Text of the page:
Application of this thought? Ever wonder why we may have such a teacher shortage? Oh, sure, many pundits will espouse “pay issues.” True, teachers don’t get paid enough for what they are supposed to do. Yet, I know outstanding teachers who teach because they love to see learning in action. How do they evaluate “learning in action”? When students are able to demonstrate that learning by teaching. Didn’t you hate it when you had to show your work in math class? Just let me give the answers and give me my grade, right? Don’t ask me how I got the answers (copied from a friend, copied out of the back of the book, just knew it in my mind or better yet let my parents do my homework.) Trust me, most parents couldn’t do that math past algebra and simple geometry. I know I wouldn’t teach it past that level. But, if we “say we can do it” then we ought to be able to “demonstrate we can do it.” Learning in action, authentic learning, happens when the teacher has taught the student well enough that the student can be the teacher. Trust me, the teacher will not do themselves out of a job. But, good teachers will create the love for teaching so that others can learn and so forth and so on.

The same is true in our discipleship, and by extension our evangelism– “broadcasting the good news.” True evangelism through our discipleship doesn’t hinge on getting stock answers and filling prescribed check boxes. How many times have teachers asked the question only to answer it before the authentic learning was actually engaged? Good teachers “beg the question” just like Philip did of the Ethiopian eunuch. He asked “Do you understand what you are reading?” If the disciples were not “educated” learners of the word then how could they be teachers? The disciples had been engaged in the Alternative Education School of Jesus from Nazareth. True, who said “What good can come from Nazareth?” No, it wasn’t Philip but Philip was a part of the conversation with Nathanael who did say it. He only said what most everyone else had thought. Nazareth had that certain reputation. But, Philip had already begged the question saying “We have found the Messiah whom Moses and the Prophets have declared!” Philip and the disciples had been trained for three years for moments such as this. They were retooled and refreshed with forty days of “that’s what you meant when You said” crash course learning after Jesus’ resurrection. But, they learned most of all not simply to give answers but seek the explanation of what was known to be known more and better.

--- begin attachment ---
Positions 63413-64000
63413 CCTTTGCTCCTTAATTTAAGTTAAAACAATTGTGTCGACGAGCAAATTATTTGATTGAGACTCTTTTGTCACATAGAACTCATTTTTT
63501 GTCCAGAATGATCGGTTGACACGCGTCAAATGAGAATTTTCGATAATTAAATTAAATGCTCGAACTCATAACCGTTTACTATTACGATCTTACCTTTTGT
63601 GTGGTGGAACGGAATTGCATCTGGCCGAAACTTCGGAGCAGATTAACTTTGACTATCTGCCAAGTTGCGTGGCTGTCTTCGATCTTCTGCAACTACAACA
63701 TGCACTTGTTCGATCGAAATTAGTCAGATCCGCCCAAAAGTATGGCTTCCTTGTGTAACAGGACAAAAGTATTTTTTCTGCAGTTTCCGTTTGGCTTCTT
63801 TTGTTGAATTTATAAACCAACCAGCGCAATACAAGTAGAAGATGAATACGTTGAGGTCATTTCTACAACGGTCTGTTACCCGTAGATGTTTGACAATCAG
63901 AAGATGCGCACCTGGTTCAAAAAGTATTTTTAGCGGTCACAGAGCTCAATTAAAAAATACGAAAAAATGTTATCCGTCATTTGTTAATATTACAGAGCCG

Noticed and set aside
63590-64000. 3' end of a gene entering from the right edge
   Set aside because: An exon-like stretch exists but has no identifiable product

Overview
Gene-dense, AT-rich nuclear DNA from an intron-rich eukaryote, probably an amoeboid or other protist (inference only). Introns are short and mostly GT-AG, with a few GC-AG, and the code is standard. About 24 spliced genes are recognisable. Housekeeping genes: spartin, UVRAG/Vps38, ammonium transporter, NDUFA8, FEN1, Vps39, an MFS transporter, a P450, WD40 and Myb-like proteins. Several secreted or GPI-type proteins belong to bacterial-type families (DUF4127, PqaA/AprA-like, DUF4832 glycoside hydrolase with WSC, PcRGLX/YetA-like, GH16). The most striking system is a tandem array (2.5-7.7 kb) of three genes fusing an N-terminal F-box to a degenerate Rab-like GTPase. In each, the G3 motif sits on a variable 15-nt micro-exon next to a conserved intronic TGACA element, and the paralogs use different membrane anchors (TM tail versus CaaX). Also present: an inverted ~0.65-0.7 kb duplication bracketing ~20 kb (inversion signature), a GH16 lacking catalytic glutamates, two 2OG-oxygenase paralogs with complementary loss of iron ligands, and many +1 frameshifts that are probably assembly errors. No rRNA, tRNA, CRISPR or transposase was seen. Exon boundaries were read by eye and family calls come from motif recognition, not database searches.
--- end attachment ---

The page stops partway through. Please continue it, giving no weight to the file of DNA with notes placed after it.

We, as mighty ones of God, cannot simply assume our fulfillment of the Great Commission comes by doing good works hoping they would get others to beg the question. Rather, in the midst of the work we are doing we must become intentional in begging the question of “Do you know why we do this?” or “Do you understand what it is you are doing or saying or where you are leading others with what you are thinking, doing and saying?”

Well, do you?


Father, you have offered to us the vital answers to the questions we have. They cause us to ask more questions not for the sake of different answers but for greater understanding. You have actually called us to be apostles, teachers and lifelong learners, and not merely disciples and students only of the Word. Move in us today to be bold enough to ask others the vital question of “Who do you say Jesus is?” Let our work not be by assumption but by the proposition of there is but one Way, one Truth and one Life that leads to fulfillment forever. His name is Jesus and it is by that name we shall be known in our prayers, works and the living out of the days which we have been given. AMEN.